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Harmony

Page history last edited by Red Kutai 14 years, 3 months ago

Harmony plays an important part in many variations of the game; from accumulating points, to removing pieces, rules for Harmony fulfill many roles. While specific combinations for Harmonies vary, some similarities exist:

 

  • Most often, Harmonies occur between two pieces, though occassionally those pieces can form a chain with other Harmonious pieces.
  • Generally, Harmonies have a value, differentiating valuable or difficult Harmonies from less valuable or simpler ones.
  • When Harmonies are present, the White Lotus tile generally produces them easily or increases their value.
 
Uses of Harmony in specific variations are listed below:
 
Wiki Pai Sho

Harmonious?

 

 

 

JASMINE

 

 

 

LILY

 

 

 

WHITE JADE

 

 

 

ROSE

 

 

 

CHRYSANTHEMUM

 

 

 

RHODODENDRON

 

 

 

JASMINE

 

 

 

X

 

 

 

YES

 

 

 

Neutral

 

 

 

 

NO

 

 

 

Neutral

 

 

 

YES

 

 

 

LILY

 

 

 

YES

 

 

 

X

 

 

 

YES

 

 

 

Neutral

 

 

 

NO

 

 

 

Neutral

 

 

 

WHITE JADE

 

 

 

Neutral

 

 

 

YES

 

 

 

X

 

 

 

YES

 

 

 

Neutral

 

 

 

NO

 

 

 

ROSE

 

 

 

NO

 

 

 

Neutral

 

 

 

YES

 

 

 

X

 

 

 

YES

 

 

 

Neutral

 

 

 

CHRYSANTHEMUM

 

 

 

Neutral

 

 

 

NO

 

 

 

Neutral

 

 

 

YES

 

 

 

X

 

 

 

YES

 

 

 

RHODODENDRON

 

 

 

YES

 

 

 

Neutral

 

 

 

NO

 

 

 

Neutral

 

 

 

YES

 

 

 

X 

 

In this variation of Pai Sho, specific tiles gain Harmony when positioned properly according to other pieces. Which pieces are Harmonious is intrinsic to the pieces, and can be designated using the table above. In addition, the White Lotus Tile forms Harmony with any Flower piece.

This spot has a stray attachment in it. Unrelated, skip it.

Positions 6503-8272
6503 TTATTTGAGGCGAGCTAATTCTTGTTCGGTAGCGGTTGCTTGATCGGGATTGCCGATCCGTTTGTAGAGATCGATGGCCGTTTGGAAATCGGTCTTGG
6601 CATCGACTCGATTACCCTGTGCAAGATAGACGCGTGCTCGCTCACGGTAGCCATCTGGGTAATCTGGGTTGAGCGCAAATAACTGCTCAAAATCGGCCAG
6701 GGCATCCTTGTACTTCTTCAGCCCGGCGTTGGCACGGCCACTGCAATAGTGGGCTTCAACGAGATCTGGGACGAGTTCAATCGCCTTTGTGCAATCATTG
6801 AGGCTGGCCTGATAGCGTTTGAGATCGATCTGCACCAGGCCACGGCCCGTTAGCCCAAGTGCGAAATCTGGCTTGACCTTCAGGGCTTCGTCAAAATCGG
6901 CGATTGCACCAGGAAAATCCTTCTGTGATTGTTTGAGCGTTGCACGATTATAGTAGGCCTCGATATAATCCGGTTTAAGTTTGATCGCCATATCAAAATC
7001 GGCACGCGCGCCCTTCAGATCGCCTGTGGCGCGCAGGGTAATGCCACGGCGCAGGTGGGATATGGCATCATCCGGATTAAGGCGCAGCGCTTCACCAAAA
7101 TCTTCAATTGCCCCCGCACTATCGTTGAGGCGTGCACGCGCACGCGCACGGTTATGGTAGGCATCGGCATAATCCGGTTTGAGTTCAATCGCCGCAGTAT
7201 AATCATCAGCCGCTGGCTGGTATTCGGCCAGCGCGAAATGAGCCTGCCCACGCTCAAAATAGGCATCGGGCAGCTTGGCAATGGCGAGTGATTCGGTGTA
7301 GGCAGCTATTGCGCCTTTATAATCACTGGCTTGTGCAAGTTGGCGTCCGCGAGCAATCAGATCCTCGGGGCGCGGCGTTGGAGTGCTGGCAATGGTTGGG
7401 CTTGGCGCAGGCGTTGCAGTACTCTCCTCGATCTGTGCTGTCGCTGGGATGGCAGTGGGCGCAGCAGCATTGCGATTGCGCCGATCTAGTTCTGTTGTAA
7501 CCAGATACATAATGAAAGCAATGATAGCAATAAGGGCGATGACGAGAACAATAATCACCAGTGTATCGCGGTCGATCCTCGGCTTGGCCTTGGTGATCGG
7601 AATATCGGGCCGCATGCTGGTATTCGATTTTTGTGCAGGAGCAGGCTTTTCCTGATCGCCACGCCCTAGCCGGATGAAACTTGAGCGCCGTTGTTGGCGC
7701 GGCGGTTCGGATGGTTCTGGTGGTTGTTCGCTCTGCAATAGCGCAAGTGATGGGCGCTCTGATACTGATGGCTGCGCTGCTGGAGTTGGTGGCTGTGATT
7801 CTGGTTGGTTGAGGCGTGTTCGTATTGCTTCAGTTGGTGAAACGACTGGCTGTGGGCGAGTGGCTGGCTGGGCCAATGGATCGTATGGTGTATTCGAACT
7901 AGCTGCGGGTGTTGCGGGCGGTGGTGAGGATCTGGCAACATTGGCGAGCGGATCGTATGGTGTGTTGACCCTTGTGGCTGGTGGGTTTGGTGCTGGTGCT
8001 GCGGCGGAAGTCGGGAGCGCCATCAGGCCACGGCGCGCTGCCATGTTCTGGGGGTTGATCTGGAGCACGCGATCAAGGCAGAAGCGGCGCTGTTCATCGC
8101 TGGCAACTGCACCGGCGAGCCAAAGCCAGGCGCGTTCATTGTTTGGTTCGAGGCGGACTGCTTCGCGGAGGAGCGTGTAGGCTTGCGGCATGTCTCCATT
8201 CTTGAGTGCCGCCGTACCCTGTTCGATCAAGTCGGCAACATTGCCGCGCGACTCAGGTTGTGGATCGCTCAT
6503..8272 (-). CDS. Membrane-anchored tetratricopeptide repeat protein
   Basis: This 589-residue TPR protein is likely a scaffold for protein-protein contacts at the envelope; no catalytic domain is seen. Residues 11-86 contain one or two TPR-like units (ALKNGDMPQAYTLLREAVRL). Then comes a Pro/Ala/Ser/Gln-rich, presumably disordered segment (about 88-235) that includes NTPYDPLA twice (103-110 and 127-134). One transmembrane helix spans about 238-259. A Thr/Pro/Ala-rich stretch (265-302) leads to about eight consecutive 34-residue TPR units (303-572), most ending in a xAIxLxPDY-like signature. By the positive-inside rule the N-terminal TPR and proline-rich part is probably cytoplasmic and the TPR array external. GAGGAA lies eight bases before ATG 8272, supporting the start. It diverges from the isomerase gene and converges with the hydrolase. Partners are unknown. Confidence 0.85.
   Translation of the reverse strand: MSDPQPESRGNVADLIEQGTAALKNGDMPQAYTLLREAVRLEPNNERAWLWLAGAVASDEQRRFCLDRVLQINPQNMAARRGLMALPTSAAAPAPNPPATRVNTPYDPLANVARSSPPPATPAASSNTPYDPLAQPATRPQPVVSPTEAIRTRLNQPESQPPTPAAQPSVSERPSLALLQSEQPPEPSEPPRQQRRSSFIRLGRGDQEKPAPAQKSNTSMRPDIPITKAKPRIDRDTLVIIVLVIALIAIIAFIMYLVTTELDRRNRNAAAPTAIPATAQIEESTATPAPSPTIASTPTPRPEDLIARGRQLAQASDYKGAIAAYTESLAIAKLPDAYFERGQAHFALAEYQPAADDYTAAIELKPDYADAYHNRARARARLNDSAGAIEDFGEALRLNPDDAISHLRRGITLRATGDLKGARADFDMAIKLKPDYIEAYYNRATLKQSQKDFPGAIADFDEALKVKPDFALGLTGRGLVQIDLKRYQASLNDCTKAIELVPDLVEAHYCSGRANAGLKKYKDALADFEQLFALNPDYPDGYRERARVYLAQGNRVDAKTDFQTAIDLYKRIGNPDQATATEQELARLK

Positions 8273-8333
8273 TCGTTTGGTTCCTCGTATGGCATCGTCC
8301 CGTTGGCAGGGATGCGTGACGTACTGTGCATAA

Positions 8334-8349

Kutai Pai Sho

 

In this Variation, Harmony is determined based on three factors of a given piece; its colour (Red or White), its light (Day or Night) and its season (Winter, Spring, Summer or Fall.) The more of these properties shared between two tiles, the stronger the Harmony between  them. (Although tiles depicting the same flower cannot form Harmonies.) Thus, tiles can have 0-, 1-, 2- or 3-point Harmonies between them. A piece always favours the strongest Harmony it can produce, and if two equally strong Harmonies apply, the one with a shorter distance applies. Additionally, nonflower pieces can form Harmonies: the Twig piece can form a 1-point Harmony with any flower; the Wheel forms a 2-point Harmony with either Summer Night pieces or Autumn Day pieces; the Cup forms a 2-point Harmony with Winter Night pieces and Spring Day pieces. (The Spade creates no Harmonies, and is primarily used to create Disharmony; see below.) Finally, the White Lotus forms a Harmony with any piece, equal to that piece's point value.

 

Disharmony

 

In most variations featuring Harmony, there is also a way to break Harmony, generally called Disharmony.

 

  • Wiki Pai Sho

Disharmony is caused when a disharmonious piece lies between two otherwise harmonious pieces. It is used to prevent your opponent from getting points. Notable pieces include the Rock, which is disharmonious with all pieces. 

  • Kutai Pai Sho

In this variant, Disharmony occurs between adjacent pieces; for two adjacent pieces to form Harmonies (with other pieces; adjacent pieces cannot form Harmonies with each other) they must overcome the Disharmony between them. Much the opposite of Harmony, Disharmony is caused when pieces lack similarities. Thus:

  • Two adjacent tiles with no similarities cannot form Harmonies.
  • Two adjacent tiles with one similarity can form only 3-point Harmonies.
  • Two adjacent tiles with two similarities can form 2- or 3-point Harmonies.
  • Two adjacent tiles with three similarities are not restricted in forming Harmonies.

Notable pieces include the Spade, which shares no similarities with any pieces; and the White Jade which creates a 2-point Disharmony with every piece, thus only 3-point Harmonies and nearer 2-point Harmonies are possible. Additionally, the Centerpiece of a given game is unaffected by Disharmony. (Whereby the White Lotus is always unaffected by Disharmony.)

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